That was the end of the line for me. There were three others on my list for this area, but I’m always lost and they were many blocks away where I had already been. When I think I’m going west across the avenues, I’m actually going east and out of my way. When I think I’m working my way downtown, I suddenly get a glimpse of Central Park and know it’s the wrong way. I covered a lot of territory, but didn’t get much accomplished.
I took the train to Brooklyn to use the library, check out Grand Army Plaza and make a visit to the Atlas Obscura office. That’s the organization that plans Obscura Day every year where odd sites in a community can be shown off.
After searching and asking directions, I rang the bell at the obscure address listed and there was no answer. I was writing a note when someone came out the door of the apartment building. She told me that she lived in No. 4. The person I wanted in No. 3 has moved away.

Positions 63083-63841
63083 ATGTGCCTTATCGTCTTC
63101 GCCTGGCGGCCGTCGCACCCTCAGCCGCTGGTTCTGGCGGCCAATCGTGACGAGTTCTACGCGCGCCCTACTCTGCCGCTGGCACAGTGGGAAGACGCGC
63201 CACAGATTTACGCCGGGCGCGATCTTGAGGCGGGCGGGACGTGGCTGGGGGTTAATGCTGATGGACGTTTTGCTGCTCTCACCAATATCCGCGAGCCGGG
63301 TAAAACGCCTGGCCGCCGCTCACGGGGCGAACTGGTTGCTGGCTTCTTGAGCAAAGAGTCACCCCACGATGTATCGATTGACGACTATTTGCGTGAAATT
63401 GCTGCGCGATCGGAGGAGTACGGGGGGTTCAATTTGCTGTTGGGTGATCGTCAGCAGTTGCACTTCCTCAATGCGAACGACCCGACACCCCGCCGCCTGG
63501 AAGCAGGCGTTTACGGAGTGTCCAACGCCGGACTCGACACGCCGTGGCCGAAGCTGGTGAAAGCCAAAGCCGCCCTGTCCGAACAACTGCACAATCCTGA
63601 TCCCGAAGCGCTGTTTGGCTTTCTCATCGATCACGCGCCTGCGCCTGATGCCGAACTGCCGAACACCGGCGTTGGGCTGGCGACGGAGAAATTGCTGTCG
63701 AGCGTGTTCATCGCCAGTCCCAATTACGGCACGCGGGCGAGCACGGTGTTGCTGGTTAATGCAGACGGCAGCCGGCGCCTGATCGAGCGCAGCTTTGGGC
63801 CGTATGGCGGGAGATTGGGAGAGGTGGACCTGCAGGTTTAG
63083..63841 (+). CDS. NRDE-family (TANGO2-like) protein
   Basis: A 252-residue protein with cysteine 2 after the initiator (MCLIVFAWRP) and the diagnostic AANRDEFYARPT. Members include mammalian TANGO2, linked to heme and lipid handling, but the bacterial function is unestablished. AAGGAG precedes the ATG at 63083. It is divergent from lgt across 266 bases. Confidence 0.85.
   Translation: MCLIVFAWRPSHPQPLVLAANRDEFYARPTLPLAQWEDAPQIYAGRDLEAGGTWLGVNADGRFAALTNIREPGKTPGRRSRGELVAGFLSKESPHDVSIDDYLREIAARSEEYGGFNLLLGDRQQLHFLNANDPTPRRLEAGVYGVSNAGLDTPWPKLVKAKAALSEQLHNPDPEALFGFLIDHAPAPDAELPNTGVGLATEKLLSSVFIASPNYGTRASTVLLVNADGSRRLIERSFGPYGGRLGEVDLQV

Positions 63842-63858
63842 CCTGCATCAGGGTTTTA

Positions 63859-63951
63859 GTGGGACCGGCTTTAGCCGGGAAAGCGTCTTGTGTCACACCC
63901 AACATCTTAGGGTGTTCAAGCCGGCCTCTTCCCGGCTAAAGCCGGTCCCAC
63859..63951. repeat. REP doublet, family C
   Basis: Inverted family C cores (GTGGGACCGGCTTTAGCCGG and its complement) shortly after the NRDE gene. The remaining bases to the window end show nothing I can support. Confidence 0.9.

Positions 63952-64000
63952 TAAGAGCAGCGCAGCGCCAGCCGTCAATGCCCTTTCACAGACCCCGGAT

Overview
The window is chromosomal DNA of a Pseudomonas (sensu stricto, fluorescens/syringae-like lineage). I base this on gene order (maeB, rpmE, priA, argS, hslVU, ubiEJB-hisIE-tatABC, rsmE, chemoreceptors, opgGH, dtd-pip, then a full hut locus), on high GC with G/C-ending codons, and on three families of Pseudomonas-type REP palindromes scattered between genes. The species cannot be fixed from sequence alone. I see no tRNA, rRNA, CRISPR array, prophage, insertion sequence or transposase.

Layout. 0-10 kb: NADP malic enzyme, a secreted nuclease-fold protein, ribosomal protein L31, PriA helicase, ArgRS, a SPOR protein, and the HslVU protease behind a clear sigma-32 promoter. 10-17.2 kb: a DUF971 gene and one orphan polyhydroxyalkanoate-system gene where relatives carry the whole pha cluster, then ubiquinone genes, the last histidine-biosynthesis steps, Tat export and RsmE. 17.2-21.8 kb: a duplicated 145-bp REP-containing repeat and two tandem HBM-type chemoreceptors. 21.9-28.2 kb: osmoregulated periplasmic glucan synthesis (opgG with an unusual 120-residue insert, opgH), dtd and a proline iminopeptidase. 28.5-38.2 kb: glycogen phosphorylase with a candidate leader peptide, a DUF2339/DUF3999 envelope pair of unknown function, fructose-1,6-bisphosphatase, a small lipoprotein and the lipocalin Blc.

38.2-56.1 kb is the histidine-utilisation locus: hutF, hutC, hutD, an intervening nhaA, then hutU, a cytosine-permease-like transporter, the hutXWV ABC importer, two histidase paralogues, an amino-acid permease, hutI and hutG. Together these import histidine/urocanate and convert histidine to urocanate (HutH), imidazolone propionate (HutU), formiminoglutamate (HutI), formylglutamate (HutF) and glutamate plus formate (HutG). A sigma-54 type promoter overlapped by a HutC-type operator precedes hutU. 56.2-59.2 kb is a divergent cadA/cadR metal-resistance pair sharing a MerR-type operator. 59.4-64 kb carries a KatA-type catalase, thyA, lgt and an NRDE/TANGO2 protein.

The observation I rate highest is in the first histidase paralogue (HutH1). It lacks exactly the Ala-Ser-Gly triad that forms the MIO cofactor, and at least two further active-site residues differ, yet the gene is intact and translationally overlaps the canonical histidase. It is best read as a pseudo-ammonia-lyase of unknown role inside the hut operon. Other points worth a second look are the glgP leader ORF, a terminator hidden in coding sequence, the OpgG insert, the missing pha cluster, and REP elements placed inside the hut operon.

I can’t cover the miles like I used to. There were two geocaches in Prospect Park, but it was quite a hike. I really needed a bicycle.
The next day I wanted to go to the Whitney Museum for a free tour during the big Biennial Exhibit, but the line was out the door and down the block. I couldn’t spare the time, so I crossed the street and went back into the park.
Down the Rabbit Hole proved to be a successful find. A little container was hidden inside a hole in a tree, just a few yards from the Alice in Wonderland sculpture with kids crawling all over it.
I also wrote down the coordinates for Ramble On and I think I know where I had to go to find it. It must have been located in the pile of rocks with the little waterfall.
There were people everywhere and I wasn’t going to go over and hang out with the little kids in the water.
That’s how it ended up. A city with dozens and dozens of geocaches and I found only three.
But remembering that last one—Ramble On—made it worthwhile. Look north and there was a babbling creek coming down from the higher rocks. There were trees everywhere and it looked as though I was out in the woods far away from it all. Look south and the creek travels down to The Lake with the NYC skyline standing above. An amazing sight.
Geocaching brought me there.